Wiccan Prayer Meetings

Wiccan Prayers Before Government Meetings a Possible Result of Recent SCOTUS Ruling?

Wiccan Prayer Meetings

Cynthia Simpson will use the recent Supreme Court ruling in Greece v Galloway to re-ignite her case to allow her Wiccan prayers before local meetings.

In 2002, in Chesterfield County, Virginia, Cynthia Simpson made national headlines when the local Board of Supervisors denied her the ability to lead Wiccan prayers before their meetings.

Yet again this issue has arisen in our society, and as of June 2nd, 2014, another ruling has been put into place regarding public prayer. This time it was in Greece, New York, where two women sued the board meeting governors for starting each meeting out with a prayer that was “increasingly Christian in nature.” Although the Supreme Court ruled a close 5-4, the decision was in favor of allowing the prayers to continue. The reasons for the ruling included the fact that prayer had been tradition. The board also stated that they do not condemn anybody for not joining the prayer, and they also allow anybody of the board to state a prayer at the beginning of each meeting. Although it has become a “Christian” prayer in nature; the flexibility offered by the New York board won them their right to continue.

So what does this have to do with Wiccan Priestess Cynthia Simpson? Everything. The court ruling in Simpson vs. Chesterfield actually ruled the opposite of the most recent decision – disallowing Simpson to do her Wiccan prayers. In New York, the Supreme Court ruled that the prayer should continue while, in Virginia, the fourth circuit of District Court ruled that it was constitutional for Simpson to be excluded. In 2002 Simpson’s case was denied by the Supreme Court. In just 12 short years, the courts seem to have flip-flopped on this issue; and much of it is probably due to the access of information through today’s technology and media. But what does this new ruling mean for Simpson vs. Chesterfield?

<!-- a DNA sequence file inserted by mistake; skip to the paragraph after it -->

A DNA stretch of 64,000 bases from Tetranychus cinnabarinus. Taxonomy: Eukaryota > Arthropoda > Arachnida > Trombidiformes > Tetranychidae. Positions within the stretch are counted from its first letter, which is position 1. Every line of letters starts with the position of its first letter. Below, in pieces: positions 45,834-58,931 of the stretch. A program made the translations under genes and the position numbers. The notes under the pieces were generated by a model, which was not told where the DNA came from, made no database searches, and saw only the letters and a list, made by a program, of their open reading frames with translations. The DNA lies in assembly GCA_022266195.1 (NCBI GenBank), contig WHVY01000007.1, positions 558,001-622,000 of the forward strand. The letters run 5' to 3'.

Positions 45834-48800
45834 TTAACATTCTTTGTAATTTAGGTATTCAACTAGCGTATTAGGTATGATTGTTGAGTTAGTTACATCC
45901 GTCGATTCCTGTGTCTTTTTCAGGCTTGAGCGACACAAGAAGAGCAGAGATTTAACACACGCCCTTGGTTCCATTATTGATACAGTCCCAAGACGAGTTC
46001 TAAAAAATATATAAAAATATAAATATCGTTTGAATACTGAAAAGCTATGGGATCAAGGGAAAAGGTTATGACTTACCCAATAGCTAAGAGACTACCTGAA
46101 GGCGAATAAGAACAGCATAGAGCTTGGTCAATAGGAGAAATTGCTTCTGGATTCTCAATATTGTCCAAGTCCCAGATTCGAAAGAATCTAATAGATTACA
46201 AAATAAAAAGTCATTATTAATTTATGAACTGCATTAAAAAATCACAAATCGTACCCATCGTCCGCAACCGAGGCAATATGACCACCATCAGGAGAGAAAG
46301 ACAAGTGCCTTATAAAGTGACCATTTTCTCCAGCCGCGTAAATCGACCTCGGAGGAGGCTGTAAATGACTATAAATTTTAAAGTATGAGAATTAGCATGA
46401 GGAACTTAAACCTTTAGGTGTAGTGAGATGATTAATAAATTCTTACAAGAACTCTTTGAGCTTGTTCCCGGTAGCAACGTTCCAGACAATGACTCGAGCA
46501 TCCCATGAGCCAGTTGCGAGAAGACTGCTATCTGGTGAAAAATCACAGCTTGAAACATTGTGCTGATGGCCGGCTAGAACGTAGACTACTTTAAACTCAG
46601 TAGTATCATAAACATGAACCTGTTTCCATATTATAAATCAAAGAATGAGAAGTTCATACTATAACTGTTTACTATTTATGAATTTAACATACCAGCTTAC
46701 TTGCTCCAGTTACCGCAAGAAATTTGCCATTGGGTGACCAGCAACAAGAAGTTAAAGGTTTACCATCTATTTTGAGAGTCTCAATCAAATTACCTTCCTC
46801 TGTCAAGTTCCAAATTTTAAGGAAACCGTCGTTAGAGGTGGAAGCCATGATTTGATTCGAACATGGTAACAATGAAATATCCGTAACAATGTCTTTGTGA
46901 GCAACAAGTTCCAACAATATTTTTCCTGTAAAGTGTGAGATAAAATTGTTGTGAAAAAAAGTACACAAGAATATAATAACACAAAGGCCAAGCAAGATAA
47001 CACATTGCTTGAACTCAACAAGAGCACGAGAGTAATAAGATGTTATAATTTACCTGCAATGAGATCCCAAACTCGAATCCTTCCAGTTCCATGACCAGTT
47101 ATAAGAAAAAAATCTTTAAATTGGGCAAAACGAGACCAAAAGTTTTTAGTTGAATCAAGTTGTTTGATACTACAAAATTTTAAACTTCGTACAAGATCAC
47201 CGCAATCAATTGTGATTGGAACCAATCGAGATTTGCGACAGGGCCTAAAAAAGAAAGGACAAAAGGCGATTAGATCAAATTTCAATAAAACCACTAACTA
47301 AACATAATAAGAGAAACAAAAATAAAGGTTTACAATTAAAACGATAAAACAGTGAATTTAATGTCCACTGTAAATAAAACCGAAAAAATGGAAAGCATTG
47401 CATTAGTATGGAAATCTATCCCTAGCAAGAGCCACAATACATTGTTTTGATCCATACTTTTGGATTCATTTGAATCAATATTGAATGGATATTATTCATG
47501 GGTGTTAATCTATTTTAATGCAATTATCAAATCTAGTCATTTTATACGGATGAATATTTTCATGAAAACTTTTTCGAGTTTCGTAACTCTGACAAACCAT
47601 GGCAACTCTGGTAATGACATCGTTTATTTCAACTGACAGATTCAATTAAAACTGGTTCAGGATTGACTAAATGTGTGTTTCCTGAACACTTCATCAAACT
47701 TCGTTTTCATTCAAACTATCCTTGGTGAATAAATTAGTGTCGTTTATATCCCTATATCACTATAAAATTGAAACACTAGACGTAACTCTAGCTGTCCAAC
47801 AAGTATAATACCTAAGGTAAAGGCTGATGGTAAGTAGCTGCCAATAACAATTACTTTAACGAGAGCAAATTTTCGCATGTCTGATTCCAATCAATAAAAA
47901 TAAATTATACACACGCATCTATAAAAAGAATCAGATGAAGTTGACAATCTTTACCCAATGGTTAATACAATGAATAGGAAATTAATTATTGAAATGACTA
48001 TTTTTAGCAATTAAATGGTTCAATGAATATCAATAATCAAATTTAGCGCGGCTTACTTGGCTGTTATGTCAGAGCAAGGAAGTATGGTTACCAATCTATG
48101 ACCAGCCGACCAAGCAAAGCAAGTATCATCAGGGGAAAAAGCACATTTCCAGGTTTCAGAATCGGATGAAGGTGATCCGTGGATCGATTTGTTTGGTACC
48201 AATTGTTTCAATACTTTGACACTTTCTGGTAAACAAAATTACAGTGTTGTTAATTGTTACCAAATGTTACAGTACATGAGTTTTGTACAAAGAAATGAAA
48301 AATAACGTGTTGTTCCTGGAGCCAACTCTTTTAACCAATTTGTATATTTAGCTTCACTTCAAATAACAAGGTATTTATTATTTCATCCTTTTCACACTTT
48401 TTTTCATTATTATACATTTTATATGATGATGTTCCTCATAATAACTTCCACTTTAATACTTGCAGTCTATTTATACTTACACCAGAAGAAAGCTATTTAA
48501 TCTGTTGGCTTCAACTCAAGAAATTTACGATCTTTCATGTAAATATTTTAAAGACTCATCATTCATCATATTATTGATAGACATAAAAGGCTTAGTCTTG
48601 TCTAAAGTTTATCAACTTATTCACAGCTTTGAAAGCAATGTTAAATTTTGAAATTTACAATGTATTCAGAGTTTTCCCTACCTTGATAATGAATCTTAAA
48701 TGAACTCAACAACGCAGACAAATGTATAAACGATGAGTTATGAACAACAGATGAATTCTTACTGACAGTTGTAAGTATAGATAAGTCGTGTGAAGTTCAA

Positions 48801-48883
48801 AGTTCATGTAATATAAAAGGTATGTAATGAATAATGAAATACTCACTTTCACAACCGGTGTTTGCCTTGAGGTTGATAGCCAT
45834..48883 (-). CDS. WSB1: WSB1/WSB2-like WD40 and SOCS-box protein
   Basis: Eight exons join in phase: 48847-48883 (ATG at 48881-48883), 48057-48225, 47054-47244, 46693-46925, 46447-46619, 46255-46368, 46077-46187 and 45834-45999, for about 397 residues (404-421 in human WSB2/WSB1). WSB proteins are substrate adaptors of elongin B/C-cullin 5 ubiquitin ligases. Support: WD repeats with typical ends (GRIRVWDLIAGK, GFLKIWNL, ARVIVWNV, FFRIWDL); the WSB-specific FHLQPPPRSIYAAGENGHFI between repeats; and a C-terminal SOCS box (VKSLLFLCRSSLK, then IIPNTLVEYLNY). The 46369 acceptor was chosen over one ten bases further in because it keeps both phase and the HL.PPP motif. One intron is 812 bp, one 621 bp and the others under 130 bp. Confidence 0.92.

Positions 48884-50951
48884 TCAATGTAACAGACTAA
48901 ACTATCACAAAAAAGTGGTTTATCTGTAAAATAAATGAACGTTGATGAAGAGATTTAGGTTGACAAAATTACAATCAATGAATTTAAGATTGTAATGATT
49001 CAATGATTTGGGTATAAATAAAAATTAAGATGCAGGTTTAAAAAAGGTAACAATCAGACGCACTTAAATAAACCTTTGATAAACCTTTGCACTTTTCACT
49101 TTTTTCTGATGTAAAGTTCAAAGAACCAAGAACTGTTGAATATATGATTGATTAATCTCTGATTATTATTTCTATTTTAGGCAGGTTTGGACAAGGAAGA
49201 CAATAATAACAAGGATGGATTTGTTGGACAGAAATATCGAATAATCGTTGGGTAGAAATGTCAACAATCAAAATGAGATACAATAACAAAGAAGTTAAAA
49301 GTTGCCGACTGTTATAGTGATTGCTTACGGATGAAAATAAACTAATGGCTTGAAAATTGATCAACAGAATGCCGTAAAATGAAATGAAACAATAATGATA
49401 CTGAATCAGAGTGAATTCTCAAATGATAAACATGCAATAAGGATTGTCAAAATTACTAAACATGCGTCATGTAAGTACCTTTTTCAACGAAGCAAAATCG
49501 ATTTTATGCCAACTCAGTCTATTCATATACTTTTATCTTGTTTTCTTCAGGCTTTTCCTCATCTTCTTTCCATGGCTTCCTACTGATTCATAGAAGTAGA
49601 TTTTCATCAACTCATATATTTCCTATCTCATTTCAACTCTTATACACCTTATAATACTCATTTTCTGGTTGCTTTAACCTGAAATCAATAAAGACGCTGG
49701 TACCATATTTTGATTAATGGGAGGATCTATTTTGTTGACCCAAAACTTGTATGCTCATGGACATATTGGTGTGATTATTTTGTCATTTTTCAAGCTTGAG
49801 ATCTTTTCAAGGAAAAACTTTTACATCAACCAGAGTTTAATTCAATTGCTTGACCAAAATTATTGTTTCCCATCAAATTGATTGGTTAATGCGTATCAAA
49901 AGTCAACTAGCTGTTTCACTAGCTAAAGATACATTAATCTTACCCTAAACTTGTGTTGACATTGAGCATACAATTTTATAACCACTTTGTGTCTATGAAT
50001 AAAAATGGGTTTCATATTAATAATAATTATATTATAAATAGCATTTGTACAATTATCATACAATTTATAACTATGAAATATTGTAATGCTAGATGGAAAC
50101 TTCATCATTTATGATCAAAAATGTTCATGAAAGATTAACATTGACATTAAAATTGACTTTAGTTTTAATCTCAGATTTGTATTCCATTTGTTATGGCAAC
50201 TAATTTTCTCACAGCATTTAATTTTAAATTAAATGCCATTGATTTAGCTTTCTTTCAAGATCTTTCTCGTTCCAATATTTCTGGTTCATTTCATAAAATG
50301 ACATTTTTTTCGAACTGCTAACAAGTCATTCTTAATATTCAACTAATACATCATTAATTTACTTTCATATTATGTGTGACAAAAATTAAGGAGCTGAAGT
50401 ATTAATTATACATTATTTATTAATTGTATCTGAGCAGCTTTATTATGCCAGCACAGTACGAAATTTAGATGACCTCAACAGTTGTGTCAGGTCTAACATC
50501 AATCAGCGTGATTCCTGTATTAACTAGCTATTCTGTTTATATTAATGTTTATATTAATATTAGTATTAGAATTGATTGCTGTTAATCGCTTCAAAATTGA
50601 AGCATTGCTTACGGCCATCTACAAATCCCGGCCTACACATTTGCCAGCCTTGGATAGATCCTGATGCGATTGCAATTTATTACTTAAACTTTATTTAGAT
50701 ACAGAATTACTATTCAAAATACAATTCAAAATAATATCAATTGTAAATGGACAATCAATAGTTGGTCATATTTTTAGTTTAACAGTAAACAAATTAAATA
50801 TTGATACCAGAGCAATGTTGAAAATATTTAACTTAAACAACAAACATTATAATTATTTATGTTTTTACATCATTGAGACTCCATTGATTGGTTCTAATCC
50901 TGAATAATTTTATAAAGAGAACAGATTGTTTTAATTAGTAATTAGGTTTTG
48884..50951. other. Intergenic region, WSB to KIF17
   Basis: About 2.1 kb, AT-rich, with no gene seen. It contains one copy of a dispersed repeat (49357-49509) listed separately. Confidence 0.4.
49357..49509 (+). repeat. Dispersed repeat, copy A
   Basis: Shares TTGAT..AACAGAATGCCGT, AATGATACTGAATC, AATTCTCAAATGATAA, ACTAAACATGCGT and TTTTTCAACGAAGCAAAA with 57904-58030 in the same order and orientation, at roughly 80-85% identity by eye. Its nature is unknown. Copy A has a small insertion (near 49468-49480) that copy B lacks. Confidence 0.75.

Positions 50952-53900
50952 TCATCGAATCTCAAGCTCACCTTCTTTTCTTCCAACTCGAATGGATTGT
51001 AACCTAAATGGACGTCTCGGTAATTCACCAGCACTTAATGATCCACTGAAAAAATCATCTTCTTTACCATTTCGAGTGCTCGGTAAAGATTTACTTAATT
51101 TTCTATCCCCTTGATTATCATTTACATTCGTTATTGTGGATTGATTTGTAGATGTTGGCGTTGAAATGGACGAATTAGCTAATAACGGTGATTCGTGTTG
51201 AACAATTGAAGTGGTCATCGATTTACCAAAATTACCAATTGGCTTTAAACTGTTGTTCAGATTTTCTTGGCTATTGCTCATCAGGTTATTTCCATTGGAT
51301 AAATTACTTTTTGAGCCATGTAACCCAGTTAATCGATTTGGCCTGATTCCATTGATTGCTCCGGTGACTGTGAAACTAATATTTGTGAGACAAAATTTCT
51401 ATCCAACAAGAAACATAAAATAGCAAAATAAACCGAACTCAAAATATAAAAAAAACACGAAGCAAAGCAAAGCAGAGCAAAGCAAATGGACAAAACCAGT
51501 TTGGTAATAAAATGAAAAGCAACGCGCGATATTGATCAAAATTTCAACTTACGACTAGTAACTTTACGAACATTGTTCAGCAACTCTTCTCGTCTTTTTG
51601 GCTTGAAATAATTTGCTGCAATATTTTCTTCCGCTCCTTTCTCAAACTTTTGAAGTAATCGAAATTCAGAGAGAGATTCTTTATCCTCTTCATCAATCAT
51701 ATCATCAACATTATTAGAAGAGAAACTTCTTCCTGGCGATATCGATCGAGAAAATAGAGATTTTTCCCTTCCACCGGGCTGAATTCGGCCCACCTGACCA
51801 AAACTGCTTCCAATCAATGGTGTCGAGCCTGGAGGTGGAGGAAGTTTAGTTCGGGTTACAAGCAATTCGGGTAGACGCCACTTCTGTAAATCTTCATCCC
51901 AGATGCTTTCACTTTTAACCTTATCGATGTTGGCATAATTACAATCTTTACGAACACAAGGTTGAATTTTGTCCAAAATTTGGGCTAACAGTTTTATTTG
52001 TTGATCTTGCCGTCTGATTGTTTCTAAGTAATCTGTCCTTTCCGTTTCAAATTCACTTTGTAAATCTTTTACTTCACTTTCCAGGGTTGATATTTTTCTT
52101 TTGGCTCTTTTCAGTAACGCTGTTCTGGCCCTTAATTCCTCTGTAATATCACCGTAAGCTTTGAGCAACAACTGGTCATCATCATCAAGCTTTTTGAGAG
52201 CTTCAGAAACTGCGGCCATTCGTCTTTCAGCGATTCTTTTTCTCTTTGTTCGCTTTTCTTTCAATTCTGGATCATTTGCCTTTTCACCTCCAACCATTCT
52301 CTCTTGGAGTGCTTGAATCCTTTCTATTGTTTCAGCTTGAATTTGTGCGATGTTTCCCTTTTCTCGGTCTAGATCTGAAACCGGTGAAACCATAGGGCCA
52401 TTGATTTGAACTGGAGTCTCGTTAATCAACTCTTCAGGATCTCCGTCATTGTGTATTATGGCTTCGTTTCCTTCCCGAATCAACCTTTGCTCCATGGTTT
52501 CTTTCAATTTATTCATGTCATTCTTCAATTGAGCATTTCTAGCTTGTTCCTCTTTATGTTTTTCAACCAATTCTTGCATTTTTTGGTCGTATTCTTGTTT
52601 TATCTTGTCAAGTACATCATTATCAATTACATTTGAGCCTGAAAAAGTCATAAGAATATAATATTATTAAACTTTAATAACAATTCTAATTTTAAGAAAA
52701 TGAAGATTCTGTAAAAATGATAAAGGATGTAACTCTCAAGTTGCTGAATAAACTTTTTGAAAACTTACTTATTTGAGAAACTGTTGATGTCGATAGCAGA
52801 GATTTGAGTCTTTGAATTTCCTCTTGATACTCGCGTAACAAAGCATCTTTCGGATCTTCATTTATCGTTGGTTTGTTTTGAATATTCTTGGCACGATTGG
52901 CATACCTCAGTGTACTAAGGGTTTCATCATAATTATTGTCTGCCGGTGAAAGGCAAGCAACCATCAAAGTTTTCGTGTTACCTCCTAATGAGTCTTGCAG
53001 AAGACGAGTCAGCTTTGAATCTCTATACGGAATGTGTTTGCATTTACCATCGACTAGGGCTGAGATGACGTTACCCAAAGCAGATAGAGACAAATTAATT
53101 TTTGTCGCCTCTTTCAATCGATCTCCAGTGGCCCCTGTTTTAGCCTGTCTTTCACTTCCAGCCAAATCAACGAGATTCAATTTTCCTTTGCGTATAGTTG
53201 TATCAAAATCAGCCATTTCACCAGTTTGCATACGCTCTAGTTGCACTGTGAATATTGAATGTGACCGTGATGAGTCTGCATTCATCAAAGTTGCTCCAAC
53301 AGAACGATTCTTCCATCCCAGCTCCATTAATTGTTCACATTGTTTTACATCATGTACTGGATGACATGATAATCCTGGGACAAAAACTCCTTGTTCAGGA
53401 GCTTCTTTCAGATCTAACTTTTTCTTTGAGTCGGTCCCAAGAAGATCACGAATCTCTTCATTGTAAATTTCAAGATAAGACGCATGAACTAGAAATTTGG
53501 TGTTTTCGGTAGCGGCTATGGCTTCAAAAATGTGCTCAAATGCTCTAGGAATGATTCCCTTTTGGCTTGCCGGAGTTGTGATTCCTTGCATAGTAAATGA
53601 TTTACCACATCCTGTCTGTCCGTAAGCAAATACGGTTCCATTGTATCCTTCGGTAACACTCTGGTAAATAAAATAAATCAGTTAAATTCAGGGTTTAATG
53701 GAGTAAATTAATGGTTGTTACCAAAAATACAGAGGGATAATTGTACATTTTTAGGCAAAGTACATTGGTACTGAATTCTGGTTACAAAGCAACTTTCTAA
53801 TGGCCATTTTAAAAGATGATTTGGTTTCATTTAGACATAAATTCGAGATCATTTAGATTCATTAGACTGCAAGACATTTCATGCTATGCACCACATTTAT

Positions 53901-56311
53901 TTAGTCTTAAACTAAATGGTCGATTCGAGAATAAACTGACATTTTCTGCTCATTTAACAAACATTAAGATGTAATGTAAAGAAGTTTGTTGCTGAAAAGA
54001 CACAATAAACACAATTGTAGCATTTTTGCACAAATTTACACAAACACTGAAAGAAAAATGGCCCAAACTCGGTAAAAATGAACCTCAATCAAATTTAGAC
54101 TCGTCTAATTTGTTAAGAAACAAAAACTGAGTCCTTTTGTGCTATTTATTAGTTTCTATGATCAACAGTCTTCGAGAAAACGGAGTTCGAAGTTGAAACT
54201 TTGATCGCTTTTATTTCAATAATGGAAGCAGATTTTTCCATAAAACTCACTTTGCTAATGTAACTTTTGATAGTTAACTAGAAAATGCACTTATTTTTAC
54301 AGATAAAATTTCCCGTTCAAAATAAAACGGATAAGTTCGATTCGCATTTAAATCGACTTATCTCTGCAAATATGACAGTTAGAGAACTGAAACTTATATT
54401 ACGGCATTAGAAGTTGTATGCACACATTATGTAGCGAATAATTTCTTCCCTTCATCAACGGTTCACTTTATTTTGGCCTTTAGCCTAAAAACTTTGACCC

The court concluded that the government’s prayers were lawful so long as they did not see to establish a particular religion or deny a variety of religions from offering their prayers. This means that Simpson has precedence on her side to help prove her case. While separation of church and state has been the linchpin of these court cases, the coagulation of church and state is unavoidable in the end. Prayer, as concluded in the Greece v Galloway case, is deeply rooted in tradition, but so is respect for everyone’s beliefs.  Simpson and her lawyers will seek to prove that that respect is deserved for all kinds of beliefs, including hers. Although, Justice Thomas may still dissent in this case.


Follow the conversation on Twitter

Leave a comment